Mar 10, 2023
Disability Access and Inclusion Advice Service
Norfolk County Council offer expert advice on disability access and inclusion
Published by: Norfolk County Council
Expert, award-winning advice service on disability access and inclusion.
The team can offer expertise on a broad range of accessibility considerations, working within the social model of disability and considering the needs of people with all kinds of disability.
Gressenhall Museum was visited by Neil Howard and Dr Ruby Allen from the team to conduct an accessibility audit of the site and service. Their audit report detailed recommendations for accessibility improvements and advised on the priorities for the Norfolk Museums Service and MONUMENT Team to consider.
The recommendations would improve accessibility for everybody, including people living with dementia and their carers. Highlighted areas included site signage, accessible toilet facilities, and ease of access to different areas within the museum.
Both Neil and Ruby are experts in their field with Ruby having also written research papers on dementia accessibility. Their specialist input at this later stage in the Norfolk pilot project will help to ensure the pilot’s legacy is embedded in best practice.
More about the service
The team works with current legislation and best practice for accessibility to offer:
- Accessibility audits of buildings, environments, and services, with recommendations for improvement provided within the report
- Access and inclusion advice to support individual development projects, or wider developments with ongoing service agreements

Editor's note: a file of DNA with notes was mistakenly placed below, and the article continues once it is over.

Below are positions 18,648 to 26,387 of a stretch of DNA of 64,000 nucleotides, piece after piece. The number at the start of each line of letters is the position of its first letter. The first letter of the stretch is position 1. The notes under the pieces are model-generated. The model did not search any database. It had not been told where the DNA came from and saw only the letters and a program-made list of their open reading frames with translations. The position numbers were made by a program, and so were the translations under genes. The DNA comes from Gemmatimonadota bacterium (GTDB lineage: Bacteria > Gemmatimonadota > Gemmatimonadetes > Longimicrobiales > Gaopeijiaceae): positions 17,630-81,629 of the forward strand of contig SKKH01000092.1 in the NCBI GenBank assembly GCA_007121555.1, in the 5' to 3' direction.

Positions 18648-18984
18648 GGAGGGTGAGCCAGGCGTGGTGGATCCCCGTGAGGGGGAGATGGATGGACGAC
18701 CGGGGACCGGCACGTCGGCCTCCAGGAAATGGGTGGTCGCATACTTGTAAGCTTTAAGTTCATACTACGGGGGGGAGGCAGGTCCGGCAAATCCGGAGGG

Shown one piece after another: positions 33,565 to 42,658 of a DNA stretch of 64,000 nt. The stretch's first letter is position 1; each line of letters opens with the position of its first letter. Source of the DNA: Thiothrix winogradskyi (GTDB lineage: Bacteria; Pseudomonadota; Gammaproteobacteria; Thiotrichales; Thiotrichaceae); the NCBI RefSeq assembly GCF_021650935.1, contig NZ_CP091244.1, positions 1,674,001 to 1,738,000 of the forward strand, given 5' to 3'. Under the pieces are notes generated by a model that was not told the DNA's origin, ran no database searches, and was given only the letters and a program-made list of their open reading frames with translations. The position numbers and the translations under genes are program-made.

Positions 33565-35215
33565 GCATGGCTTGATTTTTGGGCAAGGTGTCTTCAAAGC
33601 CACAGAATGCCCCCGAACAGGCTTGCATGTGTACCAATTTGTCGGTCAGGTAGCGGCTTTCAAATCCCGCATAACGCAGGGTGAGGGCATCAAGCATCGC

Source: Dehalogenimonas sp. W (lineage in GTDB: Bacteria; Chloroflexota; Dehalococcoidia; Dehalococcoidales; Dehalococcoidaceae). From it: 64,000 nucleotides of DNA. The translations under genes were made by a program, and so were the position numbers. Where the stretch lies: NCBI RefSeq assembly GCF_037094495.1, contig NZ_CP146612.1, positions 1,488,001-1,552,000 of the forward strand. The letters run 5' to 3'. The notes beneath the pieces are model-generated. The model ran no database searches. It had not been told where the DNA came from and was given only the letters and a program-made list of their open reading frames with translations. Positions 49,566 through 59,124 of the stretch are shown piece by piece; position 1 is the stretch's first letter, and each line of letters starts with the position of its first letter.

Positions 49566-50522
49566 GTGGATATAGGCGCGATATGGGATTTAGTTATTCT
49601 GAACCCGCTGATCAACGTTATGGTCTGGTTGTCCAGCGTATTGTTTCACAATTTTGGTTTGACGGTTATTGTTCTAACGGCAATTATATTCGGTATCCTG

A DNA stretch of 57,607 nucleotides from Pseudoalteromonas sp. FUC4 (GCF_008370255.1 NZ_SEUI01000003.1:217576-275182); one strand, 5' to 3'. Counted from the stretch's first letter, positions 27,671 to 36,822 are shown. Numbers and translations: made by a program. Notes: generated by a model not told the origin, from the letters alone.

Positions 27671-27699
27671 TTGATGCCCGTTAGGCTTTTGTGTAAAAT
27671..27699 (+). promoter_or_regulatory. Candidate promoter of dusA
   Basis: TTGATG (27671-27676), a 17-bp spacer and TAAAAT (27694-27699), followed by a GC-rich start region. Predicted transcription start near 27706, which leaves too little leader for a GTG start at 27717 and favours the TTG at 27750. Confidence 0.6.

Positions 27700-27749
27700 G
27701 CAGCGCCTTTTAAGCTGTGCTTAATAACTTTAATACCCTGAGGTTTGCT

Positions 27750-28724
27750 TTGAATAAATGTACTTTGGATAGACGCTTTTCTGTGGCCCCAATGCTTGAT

- Access statement writing
- Access advice to enhance accessibility of documents and digital content (including compatibility testing with current access tools)
- Training on disability at different levels, e.g., disability awareness, disability equality, and disability inclusion
- Support with engaging stakeholders, e.g., engagement with disabled people.
The team include accessibility advice for people living with dementia as part of their service. Considering accessibility can improve the inclusivity of venues and services, improving access for people living with dementia and their carers.
Such improvements may include:
- Provision of wayfinding support using both colour and signage schemes
- Alterations to building materials to support acoustics and lighting levels
- Alterations to décor to create comfortable ambience
- Provision of resting space within internal and external environments
- Provision of appropriately designed toilet facilities
- Provision of accessible information and communication support
- Alterations to buildings to provide physical access for people with limited mobility
- Guidance on improvement to policies and practices to support better inclusion
- Staff Training on inclusive language, etiquette, and best practices.